January 21, 2004
Illinois lawmakers show partisan reaction to speech -
Democrats say future isn't so bright; GOP defends president
By DORI MEINERT
Copley News Service
WASHINGTON, D.C. - Illinois lawmakers reacted in partisan fashion to President Bush's State of the Union address Tuesday night, with Democrats criticizing his proposals and Republicans praising them.
"Sadly, the president's speech was long on rhetoric, but fell short when it came to spelling out how the administration plans on restoring us to full economic prosperity," Sen. Dick Durbin, D-Ill., said. "Judging from this speech, President Bush believes our economy is in recovery. A jobless recovery in Illinois is no recovery at all. And more tax breaks for the wealthy is no recipe for economic health."
Rep. Lane Evans, D-Rock Island, agreed, saying, "For too many Americans and citizens across our area, the future isn't bright. Our economy is stagnating and jobs are going overseas instead of being created here."
"The priorities of this administration and the Republicans in Congress are standing for wealthy corporate and special interests and standing in the way of what is in the best interests of the American people. That is limiting our possibilities and new opportunities for progress," Evans
However, Republican Sen. Peter Fitzgerald praised Bush for demonstrating in his speech to the nation "his calm, steady leadership abilities."
"He realizes the world changed after Sept. 11 and he is not wavering in his commitment to fight terrorism aggressively on foreign soil in order to prevent catastrophic acts of violence in our country."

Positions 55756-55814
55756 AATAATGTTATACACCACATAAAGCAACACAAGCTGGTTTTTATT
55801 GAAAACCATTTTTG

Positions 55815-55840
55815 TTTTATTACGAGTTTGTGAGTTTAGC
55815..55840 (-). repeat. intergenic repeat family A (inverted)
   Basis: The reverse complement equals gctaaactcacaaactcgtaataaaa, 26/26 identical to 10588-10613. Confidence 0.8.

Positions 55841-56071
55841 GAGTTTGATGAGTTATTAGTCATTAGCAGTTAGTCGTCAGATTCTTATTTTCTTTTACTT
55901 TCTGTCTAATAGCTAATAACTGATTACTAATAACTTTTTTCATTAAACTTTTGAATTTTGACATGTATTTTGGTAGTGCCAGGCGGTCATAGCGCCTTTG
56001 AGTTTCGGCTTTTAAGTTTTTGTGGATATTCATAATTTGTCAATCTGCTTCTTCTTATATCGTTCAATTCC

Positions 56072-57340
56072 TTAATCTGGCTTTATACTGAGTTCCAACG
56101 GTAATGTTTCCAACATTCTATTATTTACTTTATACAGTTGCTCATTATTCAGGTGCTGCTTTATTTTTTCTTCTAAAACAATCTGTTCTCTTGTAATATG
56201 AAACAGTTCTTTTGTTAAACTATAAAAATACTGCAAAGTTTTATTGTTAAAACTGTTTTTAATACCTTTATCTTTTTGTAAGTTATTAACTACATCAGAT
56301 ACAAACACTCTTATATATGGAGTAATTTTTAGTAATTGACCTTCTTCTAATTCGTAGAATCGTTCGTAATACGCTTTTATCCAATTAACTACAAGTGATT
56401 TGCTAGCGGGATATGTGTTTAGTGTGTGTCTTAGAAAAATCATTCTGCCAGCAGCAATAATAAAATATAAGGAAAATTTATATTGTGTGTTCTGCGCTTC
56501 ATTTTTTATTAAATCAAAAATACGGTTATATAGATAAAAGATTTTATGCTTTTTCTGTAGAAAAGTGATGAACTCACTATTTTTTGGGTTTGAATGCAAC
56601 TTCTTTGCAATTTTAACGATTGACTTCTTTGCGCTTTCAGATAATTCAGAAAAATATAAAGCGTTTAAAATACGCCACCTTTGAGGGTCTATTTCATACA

Fitzgerald also praised Bush for being "true to his principles in
continuing to bring tax relief to working Americans. He also recognizes the need to make health care more affordable and available. He's on target in pressing Congress to stop abusive lawsuits, particularly in the medical field. At the same time, the President rightly seeks to make our immigration laws more humane and welcoming."
Rep. Ray LaHood, R-Peoria, noted that Bush "spent a lot of time talking about the war on terror and I think that is an issue that still resonates with lot of people in central Illinois and lot of people in the nation. "
He said the president hit another key point in urging that tax cuts be made permanent.
"Two issues are going to define whether people are going to vote for the president or one of his Democratic opponents - the economy and the war on terror. And I think people have great confidence in President Bush in the war on terror, all the polls show that.
"I also think people feel pretty good about the economy and I feel certain that we're heading in the right direction on that," LaHood said. Rep. Tim Johnson, R-Urbana, praised Bush for meeting daunting international and domestic challenges in his first term in office.
"He has provided our country with courageous leadership while
maintaining good, mainstream values," Johnson said. "I applaud his aggressiveness and willingness to make America a stronger and safer country whether that is through defense, homeland security, economic growth or technological advancements."
Johnson said he supports the "concept" of the president's call for a more expansive space program, but acknowledged its price tag could be an obstacle to its passage.
Rep. Jerry Weller, R-Morris, said Bush "outlined serious challenges facing our country and set a course for the nation to make us more secure, more prosperous and to provide our citizens greater hope for the future. I was pleased to hear the president reinforce his call to grow the economy and ensure that every American who wants a job finds a job."